You might not recognize him on the street, but in some circles Dal Chemistry Professor Axel Becke is quite famous.
Dr. Becke, Killam Chair in Computational Chemistry, is one of the most cited physical scientists in the world. His research has changed the way computational chemists work and paved the way for advancements in fields like pharmaceuticals. His work is so integral to day-to-day research in applied physics and chemistry, it receives about four times as many academic citations per year as most highly respected scientists receive over their entire career.
Dr. Becke’s work has two qualities that make it such a citation sensation: it’s foundational and innovative. Dr. Becke develops theories and writes computer codes that allow scientists to model electronic structure: the movement of electrons in atoms, molecules, and materials. His approaches make the modeling process faster so that larger structures can be modeled and more complex research can be done.
A paradigm shift
In the early 1980s, things moved a lot slower than they do now. IBMs were running MS-DOS, Mario was just that little guy trying to dodge barrels in Donkey Kong, and applied physicists and chemists were using cumbersome “wavefunction” methods to calculate the energies of atoms and molecules. All of this was about to change.
The problem with wavefunction methods of computing electronic structure is the time it took to do calculations. Because of this, only very small structures — up to about 12 atoms — could be accurately modeled.
At this time, Dr. Becke was among the theoreticians developing a new approach to the electronic structure problem called Density Functional Theory (DFT). This theory allows for calculations to be done in a fraction of the time, with the same or even greater accuracy.
“The goal is to make things as fast as we can while maintaining accuracy,” says Dr. Becke. “We are now working at speeds that can simulate biology, which is important because biological reactions involve an awful lot of atoms.”
The increased speed means that systems containing hundreds of atoms can now be modeled in reasonable time, a number that allows for research into enzymatic reactions, protein structures, DNA, etc. This has huge implications for developing new medications, as it allows scientists to predict the nature of drug interactions in the human body. Increased computational capability also allows physicists and chemists to study new materials and functionalized surfaces.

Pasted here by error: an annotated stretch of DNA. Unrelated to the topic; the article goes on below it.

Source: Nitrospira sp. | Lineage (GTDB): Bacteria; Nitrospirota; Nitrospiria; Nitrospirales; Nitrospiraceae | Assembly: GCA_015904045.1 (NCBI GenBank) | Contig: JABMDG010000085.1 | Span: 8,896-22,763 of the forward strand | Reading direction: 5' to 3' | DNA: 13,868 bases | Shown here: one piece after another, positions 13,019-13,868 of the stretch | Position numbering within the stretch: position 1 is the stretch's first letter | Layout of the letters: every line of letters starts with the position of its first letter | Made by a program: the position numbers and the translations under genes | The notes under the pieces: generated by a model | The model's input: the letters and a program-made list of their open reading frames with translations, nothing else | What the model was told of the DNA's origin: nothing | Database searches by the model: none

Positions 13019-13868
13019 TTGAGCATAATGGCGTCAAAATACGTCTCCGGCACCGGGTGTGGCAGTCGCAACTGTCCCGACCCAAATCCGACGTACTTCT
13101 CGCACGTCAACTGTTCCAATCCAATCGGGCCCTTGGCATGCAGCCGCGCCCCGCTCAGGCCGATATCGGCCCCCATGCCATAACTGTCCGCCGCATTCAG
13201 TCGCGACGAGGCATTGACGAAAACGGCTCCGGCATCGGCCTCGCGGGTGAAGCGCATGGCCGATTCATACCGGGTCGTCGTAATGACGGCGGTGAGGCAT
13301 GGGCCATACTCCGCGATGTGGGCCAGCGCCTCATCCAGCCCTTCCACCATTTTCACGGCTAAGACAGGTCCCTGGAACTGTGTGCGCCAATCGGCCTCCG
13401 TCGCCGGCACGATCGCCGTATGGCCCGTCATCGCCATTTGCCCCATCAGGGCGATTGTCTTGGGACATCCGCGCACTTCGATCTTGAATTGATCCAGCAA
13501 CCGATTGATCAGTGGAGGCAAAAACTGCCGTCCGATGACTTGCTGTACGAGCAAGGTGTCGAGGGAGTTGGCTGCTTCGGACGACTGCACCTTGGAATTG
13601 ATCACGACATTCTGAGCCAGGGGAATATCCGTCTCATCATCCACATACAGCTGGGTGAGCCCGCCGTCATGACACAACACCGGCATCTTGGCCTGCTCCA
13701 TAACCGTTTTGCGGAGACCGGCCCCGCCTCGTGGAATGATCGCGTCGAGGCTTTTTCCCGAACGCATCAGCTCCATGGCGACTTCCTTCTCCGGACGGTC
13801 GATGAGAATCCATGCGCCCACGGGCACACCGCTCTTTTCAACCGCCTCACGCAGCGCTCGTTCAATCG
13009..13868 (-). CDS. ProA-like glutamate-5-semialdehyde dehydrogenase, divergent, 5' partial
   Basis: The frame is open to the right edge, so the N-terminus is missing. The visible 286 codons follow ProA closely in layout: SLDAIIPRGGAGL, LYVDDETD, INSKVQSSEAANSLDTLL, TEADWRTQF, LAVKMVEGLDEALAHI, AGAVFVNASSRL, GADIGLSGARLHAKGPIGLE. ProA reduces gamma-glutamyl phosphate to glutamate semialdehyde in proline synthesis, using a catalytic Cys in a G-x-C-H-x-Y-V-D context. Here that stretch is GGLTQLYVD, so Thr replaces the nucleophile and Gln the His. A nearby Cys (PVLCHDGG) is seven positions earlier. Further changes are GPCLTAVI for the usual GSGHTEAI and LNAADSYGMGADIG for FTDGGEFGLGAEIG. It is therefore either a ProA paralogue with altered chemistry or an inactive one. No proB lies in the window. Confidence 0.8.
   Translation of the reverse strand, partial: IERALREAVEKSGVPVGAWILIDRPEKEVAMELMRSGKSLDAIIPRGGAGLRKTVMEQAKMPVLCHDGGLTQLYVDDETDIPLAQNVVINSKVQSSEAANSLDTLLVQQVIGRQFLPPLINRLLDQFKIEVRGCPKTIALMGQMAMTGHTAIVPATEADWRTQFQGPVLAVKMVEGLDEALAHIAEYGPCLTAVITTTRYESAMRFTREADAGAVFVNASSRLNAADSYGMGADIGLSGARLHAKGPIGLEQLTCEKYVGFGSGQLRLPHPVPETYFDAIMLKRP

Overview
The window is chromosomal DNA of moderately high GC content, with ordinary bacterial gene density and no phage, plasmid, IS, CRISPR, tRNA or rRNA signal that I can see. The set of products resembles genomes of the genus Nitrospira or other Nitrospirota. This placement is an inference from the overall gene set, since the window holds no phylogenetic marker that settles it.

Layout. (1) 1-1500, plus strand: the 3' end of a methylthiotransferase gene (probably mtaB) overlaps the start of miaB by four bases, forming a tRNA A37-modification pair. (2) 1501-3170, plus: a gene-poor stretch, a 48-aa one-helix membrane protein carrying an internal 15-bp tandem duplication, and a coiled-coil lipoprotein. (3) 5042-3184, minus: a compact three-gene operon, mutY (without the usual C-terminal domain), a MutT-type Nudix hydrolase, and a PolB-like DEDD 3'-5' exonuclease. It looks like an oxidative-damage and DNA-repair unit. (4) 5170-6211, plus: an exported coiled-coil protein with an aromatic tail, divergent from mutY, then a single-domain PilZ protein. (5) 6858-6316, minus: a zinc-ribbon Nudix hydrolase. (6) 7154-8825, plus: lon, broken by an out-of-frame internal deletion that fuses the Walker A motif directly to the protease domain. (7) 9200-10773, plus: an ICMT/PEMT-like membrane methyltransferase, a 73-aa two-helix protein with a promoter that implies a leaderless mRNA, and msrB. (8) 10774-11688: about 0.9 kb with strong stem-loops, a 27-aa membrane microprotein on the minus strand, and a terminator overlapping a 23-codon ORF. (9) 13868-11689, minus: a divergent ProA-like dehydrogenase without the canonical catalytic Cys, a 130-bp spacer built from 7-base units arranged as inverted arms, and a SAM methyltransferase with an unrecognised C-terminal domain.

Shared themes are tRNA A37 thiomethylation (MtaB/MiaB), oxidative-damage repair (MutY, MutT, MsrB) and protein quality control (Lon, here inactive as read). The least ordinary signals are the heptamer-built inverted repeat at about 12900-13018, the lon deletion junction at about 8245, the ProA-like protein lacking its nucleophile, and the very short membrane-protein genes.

Now Dr. Becke’s research is integrated into every major commercial computational chemistry software package available. These packages are purchased by research groups and institutions, and used by applied scientists to do their modeling.
Consequently, he gets cited in academic papers — a lot. Between 1981 and 2010, Becke was the third most cited physicist in the world with 62,581 citations, and one of only three with more than 60,000 citations. Over the course of his career, he has been cited over 87,800 times so far, and authored the second and third most cited physics papers ever.
Why is Dr. Becke’s impressive citation rate important? “Research is expensive, and in the academic world, research groups and departments are often judged by the amount of funding they generate,” Dr. Becke explains. “My high citation rate means that I am more successful than many scientists at getting funding — and that’s key to a good research program.”
For his efforts, Dr. Becke has received a number of awards and prizes, including being named a Fellow of the Royal Society of Canada and the Royal Society of England. Adding to the collection, in March he will be presented with the Theoretical Chemistry Award of the American Chemical Society, the highest award in the U.S. for theoretical chemistry.
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